Stay strong.
After a traumatic beginning of life with a child, parents often compensate for the pain they've all lived through by continuing to respond to habits over time that are actually possible to change if they'd like to. Ultimately, the greatest gift for this little guy would be for him to be able to relax into sleep and to sleep through the night, as that will contribute to better attention, coordination, focus and emotional evenness. Helping the child learn to become a more independent sleeper should be the ultimate goal.

Shannon Lamb is a superhero in our eyes. We hope she and her son finally get what they deserve: A good's night sleep!


next: How Moms Get in the Mood
8 comments so far | Post a comment now
1tiredmommy May 15, 2008, 2:20 PM

WELL, I WOULD NOT CALL MYSELF A SUPER HERO, ALTHOUGH I HAVE AGED ABOUT 10 YEARS IN THE PAST 3. JUST TO GIVE YOU ALL AN UPDATE. RHETT IS DOING VERY WELL, I HAVE BEEN DOING THE MOMMY BED FOR A WHILE NOW, BUT VERY GOOD SUGGESTION. RHETT IS RECOVERING WONDERFULLY, WE STILL HAVE A LONG ROAD AHEAD OF US, THERAPIES, ETC. FOR HIS BEHAVIOR, AND JUST ALOT OF ADJUSTING ON HIS PART. TO GIVE YOU AN UPDATE RHETT HAS SLEPT TWO FULL NIGHTS OUT OF THE 5 SINCE WE GOT HOME FROM THE HOSPITAL, ALSO THE OTHER NIGHT HE ONLY GOT UP 1-2 TIMES A NIGHT. WE ARE SHOCKED, IF THESE ARE THE KIND OF RESULTS WE HAVE HAD IN A WEEKS TIME, I CAN’T WAIT TO SEE WHAT THE NEXT FEW MONTHS WILL BRING. THANKS TO ALL OF YOU FOR YOUR THOUGHTS AND PRAYERS.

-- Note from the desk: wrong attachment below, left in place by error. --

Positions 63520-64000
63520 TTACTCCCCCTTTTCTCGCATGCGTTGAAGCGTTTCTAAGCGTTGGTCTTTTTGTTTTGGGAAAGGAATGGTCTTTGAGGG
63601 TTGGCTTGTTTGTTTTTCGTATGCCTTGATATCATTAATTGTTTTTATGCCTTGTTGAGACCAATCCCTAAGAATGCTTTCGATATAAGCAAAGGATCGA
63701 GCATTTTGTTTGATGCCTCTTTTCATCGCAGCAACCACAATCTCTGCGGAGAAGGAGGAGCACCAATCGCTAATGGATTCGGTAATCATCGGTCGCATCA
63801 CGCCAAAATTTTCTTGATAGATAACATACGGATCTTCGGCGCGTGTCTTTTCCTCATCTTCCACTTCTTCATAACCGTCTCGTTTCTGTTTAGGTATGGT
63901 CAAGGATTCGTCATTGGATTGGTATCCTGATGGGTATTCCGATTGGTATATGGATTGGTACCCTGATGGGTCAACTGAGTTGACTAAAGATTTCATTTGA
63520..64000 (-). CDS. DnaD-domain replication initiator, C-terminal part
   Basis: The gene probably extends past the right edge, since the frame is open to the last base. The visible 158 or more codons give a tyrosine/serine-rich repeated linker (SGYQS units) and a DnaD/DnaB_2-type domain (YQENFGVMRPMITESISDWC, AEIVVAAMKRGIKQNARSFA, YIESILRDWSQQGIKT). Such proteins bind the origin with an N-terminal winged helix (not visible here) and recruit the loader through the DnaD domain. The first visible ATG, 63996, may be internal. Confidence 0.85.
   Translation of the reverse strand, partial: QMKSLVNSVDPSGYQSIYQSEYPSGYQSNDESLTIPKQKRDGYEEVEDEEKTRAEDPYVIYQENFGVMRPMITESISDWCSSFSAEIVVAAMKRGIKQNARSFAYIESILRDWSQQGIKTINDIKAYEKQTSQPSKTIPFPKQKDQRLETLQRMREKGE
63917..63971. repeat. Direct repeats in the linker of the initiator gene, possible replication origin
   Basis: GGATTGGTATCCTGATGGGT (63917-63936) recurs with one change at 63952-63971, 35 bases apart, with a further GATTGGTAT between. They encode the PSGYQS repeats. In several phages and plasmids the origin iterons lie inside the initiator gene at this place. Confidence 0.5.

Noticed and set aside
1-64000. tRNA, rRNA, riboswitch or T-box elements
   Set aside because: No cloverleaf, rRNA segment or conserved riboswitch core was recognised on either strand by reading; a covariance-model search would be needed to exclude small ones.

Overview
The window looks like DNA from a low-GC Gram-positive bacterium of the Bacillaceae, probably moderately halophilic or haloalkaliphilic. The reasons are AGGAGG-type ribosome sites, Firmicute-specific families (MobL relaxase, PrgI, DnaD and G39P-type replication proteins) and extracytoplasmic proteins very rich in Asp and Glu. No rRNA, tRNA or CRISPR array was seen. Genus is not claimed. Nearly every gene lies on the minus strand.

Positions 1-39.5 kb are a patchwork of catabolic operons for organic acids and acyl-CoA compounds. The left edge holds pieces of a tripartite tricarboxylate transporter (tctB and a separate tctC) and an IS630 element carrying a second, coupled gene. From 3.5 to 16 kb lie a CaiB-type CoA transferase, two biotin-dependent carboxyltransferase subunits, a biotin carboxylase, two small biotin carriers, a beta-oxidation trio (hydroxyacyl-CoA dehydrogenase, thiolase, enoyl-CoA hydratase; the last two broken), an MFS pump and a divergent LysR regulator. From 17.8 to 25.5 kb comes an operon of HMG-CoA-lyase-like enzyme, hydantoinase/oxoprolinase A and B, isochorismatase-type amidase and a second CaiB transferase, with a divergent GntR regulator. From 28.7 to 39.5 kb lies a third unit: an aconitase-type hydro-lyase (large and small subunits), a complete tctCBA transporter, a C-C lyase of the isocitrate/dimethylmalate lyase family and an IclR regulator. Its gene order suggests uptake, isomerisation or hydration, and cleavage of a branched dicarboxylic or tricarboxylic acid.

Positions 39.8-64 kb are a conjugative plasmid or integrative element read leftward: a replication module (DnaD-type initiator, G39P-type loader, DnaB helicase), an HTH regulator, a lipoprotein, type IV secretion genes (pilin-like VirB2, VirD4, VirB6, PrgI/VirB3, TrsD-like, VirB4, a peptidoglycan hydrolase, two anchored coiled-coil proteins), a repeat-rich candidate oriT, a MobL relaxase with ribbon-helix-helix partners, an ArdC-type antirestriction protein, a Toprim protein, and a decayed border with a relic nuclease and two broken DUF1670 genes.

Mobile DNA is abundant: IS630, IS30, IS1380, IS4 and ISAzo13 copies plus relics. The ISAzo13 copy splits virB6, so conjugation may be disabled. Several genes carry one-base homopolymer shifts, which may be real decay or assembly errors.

SHANNON LAMB

Celenie May 16, 2008, 4:54 PM

Wow. Excellent news that he is responding so well to the surgery. You have my prayers for a full recovery. How has his inability to sleep affected his overall temperament? How is he different (if he is different) after these new nights of sleep?
Good luck.

G Smith May 16, 2008, 8:00 PM

Shannon and family,
You guys have the love and support of administration and teachers at Floral; we are keeping Rhett in our prayers; I hope Rhett is progressing well and we see him back soon.
G. Smith

1TIREDMOMMY May 19, 2008, 12:35 PM